Army, Police Defections Growing, Claims Myanmar Shadow Government

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Army, Police Defections Growing, Claims Myanmar Shadow Government

The claim comes amid an intensifying armed struggle against the military junta that seized power in February.

Army, Police Defections Growing, Claims Myanmar Shadow Government

In this Saturday, March 6, 2021 file photo, police officers hold down a protester as they disperse demonstrators in Tharkata Township on the outskirts of Yangon, Myanmar.

Credit: AP Photo

More than 760 soldiers and police in Myanmar have expressed an intention to join the growing opposition to military rule since the opposition’s call last month for a nationwide uprising and mass defections from the ranks.

On September 7, Duwa Lashi La, the acting president of the National Unity Government (NUG) called for a “people’s defensive war” to oust the “military terrorists” that overthrew the elected civilian government in February. He also urged police and soldiers to abandon the junta and join the People’s Defense Force (PDF), the NUG’s military wing.

In a statement on Friday, the NUG’s Ministry of Defense said that in the month after the September 7 call, 429 soldiers and 334 police contacted People’s Embrace, a group formed by defectors that aids anyone wishing to make the difficult leap out of the ranks.

Although the ministry did not reveal how many of these personnel had actually defected, the announcement comes amid frequent reports of soldiers defecting or striking, especially in areas where the military has faced the strongest resistance from civilian militia groups. For instance, The Irrawaddy reported on September 23 that 350 police and 21 soldiers had gone on strike in Chin State since the coup. Earlier in the month, the NUG claimed that nearly 2,500 soldiers and police had broken with the military junta since the coup on February 1.

The announcement also comes as the anti-coup resistance shifts into a new and more intense phase of armed struggle. Earlier this month the NUG’s Ministry of Home Affairs and Immigration reported that 1,562 soldiers had been killed and 552 wounded in 132 attacks by ethnic armed groups and civilian resistance fighters since the call for a national uprising on September 7.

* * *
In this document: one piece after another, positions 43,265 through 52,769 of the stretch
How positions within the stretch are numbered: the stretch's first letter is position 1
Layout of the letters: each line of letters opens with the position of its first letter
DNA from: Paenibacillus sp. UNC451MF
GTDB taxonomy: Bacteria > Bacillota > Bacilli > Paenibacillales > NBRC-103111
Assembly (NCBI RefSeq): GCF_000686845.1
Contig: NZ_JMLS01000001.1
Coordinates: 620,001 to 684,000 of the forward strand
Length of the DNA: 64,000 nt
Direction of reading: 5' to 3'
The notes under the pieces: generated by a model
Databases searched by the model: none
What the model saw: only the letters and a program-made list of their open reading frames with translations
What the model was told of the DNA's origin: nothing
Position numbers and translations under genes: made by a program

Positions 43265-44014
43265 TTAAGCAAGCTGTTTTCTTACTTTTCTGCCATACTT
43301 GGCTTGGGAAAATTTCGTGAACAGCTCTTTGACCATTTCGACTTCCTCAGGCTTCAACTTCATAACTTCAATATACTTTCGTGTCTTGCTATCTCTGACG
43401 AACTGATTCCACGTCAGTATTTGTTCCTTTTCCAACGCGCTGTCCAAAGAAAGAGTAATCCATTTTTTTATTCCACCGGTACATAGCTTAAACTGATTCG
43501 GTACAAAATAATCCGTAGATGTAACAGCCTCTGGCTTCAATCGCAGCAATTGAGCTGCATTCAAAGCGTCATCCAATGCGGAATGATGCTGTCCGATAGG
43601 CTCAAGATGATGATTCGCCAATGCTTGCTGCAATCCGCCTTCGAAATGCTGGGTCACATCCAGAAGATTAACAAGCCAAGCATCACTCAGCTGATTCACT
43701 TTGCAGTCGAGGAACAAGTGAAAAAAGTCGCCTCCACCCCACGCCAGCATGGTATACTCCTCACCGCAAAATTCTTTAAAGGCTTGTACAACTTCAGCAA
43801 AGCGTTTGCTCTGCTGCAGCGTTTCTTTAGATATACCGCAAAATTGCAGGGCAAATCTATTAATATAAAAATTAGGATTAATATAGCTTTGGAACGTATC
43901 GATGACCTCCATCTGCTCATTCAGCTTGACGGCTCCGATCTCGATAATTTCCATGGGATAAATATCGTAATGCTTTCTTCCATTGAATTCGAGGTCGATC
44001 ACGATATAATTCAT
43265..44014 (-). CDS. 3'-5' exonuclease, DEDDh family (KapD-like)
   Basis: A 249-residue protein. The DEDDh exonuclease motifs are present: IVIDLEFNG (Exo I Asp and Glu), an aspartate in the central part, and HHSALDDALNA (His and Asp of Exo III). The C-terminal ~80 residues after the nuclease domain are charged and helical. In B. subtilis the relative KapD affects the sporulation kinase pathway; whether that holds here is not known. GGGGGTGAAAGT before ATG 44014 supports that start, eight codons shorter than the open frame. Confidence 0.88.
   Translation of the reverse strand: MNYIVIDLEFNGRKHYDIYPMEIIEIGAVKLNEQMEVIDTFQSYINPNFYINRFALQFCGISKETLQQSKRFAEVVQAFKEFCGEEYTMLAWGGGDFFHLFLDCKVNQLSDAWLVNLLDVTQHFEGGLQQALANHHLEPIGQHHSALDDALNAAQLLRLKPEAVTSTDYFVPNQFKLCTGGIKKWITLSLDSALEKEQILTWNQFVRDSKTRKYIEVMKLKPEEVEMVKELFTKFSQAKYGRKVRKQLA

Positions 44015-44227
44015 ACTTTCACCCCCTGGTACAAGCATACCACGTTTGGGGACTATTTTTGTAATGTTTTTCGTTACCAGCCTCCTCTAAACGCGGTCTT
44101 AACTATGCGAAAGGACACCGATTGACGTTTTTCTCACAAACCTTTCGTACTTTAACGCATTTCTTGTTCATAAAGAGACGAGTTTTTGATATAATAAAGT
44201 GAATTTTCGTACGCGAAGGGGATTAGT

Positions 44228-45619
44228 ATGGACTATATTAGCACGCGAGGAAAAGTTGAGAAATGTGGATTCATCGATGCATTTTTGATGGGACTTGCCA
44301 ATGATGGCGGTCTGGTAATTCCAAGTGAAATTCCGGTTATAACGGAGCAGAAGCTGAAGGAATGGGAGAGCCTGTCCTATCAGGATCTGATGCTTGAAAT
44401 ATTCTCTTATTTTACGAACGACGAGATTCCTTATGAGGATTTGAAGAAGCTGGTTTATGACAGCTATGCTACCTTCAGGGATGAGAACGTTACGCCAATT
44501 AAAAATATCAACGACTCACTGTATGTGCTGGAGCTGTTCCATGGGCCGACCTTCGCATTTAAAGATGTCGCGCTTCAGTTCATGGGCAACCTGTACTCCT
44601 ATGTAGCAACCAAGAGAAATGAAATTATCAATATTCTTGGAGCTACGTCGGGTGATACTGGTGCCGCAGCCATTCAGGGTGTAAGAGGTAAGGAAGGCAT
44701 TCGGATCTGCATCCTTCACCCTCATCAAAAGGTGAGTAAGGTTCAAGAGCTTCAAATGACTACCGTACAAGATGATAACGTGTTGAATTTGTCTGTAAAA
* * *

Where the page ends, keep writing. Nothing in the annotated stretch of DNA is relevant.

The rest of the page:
Despite this progress, there remain many obstacles to large-scale defections from the ranks. As Andrew Selth noted in a recent monograph 0n the Tatmadaw’s structure and worldview, service members are fed a catechism of extreme patriotism based on “specters of internal division and external threat,” which claims the military is the only thing that has prevented the nation from falling apart. This ideological bond is reinforced by the personal connections and loyalties that are interwoven with the formal chain of command.

A military career also confers considerable material advantages, even to foot soldiers. The families of serving personnel often live on Tatmadaw bases or in dedicated accommodation. They also “have access to resources often denied to civilians, particularly during shortages and times of internal unrest, when municipal services fail and the basic necessities of life become scarce.” Added to the danger of being shot or detained for deserting the ranks, all of these make defection a hugely perilous choice.

However, in the context of the intensifying armed resistance to the military administration, and the increasing privations faced by the Myanmar population, the NUG is banking on the fact that more service members will be open to chose this route. As Nyi Thuta, a former army captain of the People’s Soldier group, another group that helps military personnel to defect, told The Irrawaddy, large numbers of soldiers would defect in the face of determined resistance.

As with the NUG casualty figures, its claims about defecting soldiers are hard if not impossible, to verify. Even if accurate, it is also hard to know exactly what impact they will have on the military. But as Myanmar’s post-coup crisis grows, and the resistance to the coup government continues to spread, it is becoming abundantly clear that the Tatmadaw now faces perhaps its greatest ever challenge.